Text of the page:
by Jeff Meyers
Though faux-reality presentations have been around since Orson Welles first scared the hell out of New Jersey in 1938 with War of the Worlds, the term "mockumentary" didn't enter our lexicon until Rob Reiner first used it to describe This Is Spinal Tap.
Despite a few notable exceptions (Blair Witch Project, Man Bites Dog), the genre has almost always been associated with comedy, with such hilarious, subversive works as Christopher Guest's Best in Show and Waiting For Guffman, Tim Robbins' Bob Roberts, Woody Allen's Zelig and Peter Jackson's Forgotten Silver.
Though one might guess the story of conjoined twins who front a rock 'n' roll band would lend itself to comedic gold, Brothers of the Head turns out to be a surreal and haunting melodrama.
Keith Fulton and Louis Pepe whose terrific documentary, Lost In La Mancha, captured Terry Gilliam's failed attempt to make a movie about Don Quixote have created a moody and ambitious film that doesn't always work but still gets under your skin.
Based on a novel by Brian Aldiss, the story follows the rise and fall of Tom and Barry Howe (real-life twins Harry and Luke Treadaway), rockstar-beautiful conjoined twins who become the '70s punk sensation The Bang Bang. Sold by their impoverished father to a rock 'n' roll impresario (Howard Attfield), the boys are coached and bullied into becoming musicians a process supposedly captured on film by a hired documentarian. When an attractive journalist enters the mix, love, drugs and jealousy tear the brothers' relationship apart.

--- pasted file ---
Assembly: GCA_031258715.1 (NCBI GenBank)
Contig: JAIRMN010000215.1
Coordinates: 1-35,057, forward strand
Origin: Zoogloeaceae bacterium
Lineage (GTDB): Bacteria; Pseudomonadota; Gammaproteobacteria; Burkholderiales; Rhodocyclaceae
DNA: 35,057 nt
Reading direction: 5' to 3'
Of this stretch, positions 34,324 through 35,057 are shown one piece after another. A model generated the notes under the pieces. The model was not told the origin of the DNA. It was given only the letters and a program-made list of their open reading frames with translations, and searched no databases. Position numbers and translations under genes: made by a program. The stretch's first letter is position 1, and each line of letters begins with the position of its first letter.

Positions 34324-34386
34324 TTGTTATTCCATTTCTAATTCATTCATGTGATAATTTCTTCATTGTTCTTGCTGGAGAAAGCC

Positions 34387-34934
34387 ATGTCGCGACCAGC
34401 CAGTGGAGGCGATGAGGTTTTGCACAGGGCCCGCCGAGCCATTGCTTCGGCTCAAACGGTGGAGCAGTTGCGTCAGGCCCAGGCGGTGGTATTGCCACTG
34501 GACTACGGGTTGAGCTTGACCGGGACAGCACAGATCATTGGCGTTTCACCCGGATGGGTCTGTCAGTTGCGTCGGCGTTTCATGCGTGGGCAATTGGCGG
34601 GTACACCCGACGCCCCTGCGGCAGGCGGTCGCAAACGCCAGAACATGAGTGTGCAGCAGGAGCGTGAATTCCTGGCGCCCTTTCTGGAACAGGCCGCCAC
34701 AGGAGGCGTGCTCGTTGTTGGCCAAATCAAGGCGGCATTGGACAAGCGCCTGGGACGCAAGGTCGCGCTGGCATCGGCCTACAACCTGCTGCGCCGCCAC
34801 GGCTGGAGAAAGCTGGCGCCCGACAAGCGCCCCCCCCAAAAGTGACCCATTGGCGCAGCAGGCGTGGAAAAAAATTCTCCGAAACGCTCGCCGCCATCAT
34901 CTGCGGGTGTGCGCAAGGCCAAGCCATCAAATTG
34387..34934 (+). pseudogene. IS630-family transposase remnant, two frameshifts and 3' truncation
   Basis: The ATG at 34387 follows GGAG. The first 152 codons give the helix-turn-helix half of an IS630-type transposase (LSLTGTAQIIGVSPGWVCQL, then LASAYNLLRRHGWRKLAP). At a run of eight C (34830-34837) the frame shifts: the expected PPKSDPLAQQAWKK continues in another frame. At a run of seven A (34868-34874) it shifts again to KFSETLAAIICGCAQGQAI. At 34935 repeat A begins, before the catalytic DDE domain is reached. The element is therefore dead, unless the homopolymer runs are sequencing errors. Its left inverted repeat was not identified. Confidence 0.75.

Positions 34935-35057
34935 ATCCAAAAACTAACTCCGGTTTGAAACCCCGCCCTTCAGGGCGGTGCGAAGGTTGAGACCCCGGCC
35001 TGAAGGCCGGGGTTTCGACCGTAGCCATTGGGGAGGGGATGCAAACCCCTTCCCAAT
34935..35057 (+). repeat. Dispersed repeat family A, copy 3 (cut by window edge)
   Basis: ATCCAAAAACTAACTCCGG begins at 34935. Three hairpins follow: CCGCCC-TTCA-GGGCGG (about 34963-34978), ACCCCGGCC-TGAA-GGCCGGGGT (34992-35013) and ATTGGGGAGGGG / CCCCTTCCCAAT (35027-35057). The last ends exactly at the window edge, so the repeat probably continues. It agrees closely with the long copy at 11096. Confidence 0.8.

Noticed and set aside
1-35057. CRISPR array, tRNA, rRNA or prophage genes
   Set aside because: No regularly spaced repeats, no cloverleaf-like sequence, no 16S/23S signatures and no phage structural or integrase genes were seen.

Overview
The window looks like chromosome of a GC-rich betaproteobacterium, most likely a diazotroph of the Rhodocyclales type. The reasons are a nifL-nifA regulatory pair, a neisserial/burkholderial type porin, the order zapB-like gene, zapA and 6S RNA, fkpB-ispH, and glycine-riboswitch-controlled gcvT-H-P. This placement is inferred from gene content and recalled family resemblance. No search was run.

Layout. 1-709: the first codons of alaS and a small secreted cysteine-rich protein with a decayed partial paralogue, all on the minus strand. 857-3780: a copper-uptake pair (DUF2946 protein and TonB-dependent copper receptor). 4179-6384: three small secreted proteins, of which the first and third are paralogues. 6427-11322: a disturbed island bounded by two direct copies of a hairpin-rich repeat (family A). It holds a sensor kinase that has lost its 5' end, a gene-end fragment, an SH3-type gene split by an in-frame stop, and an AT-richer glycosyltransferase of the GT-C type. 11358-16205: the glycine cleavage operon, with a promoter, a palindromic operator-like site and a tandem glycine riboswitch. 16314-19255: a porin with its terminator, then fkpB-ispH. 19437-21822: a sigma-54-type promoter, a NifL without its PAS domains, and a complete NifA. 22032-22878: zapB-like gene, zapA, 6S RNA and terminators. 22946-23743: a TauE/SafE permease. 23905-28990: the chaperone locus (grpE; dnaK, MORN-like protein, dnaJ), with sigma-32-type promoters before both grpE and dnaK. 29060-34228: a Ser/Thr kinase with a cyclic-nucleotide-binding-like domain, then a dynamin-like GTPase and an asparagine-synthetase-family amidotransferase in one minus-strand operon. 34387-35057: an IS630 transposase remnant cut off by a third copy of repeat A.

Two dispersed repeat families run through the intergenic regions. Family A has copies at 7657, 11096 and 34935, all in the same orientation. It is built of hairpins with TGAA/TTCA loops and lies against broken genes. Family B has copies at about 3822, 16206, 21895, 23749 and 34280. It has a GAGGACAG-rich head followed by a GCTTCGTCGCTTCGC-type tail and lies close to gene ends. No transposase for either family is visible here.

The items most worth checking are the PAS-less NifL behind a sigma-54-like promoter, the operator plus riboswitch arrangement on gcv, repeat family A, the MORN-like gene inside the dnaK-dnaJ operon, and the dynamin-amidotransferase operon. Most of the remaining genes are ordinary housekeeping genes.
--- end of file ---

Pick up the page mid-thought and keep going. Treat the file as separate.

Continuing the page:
Fulton and Pepe use grainy film stock, talking head interviews and handheld camera work to meticulously re-create the period, and have assembled a terrific musical catalog for the brothers, emulating the glam-punk of T-Rex or Joe Strummer's 101ers. Twisting British rock history into a pretzel, they even enlist director Ken Russell to wax poetic on his unfinished movie about the twins, showing clips and outtakes of the fake follow-up to Tommy.
The cast is effectively anonymous and remarkably true-to-life. The Treadaway brothers first time actors are raw and spontaneous, capturing the profound physical and emotional intimacy of conjoined siblings trying to work, live and love alongside each other as individuals.
Unfortunately, Fulton and Pepe never let us get inside their agonized psyches to see what makes them tick. Despite the tinges of homoerotic longing and severe identity issues, Brothers of the Head lacks true psychological depth.
Jeff Meyers writes about film for Metro Times. Send comments to firstname.lastname@example.org.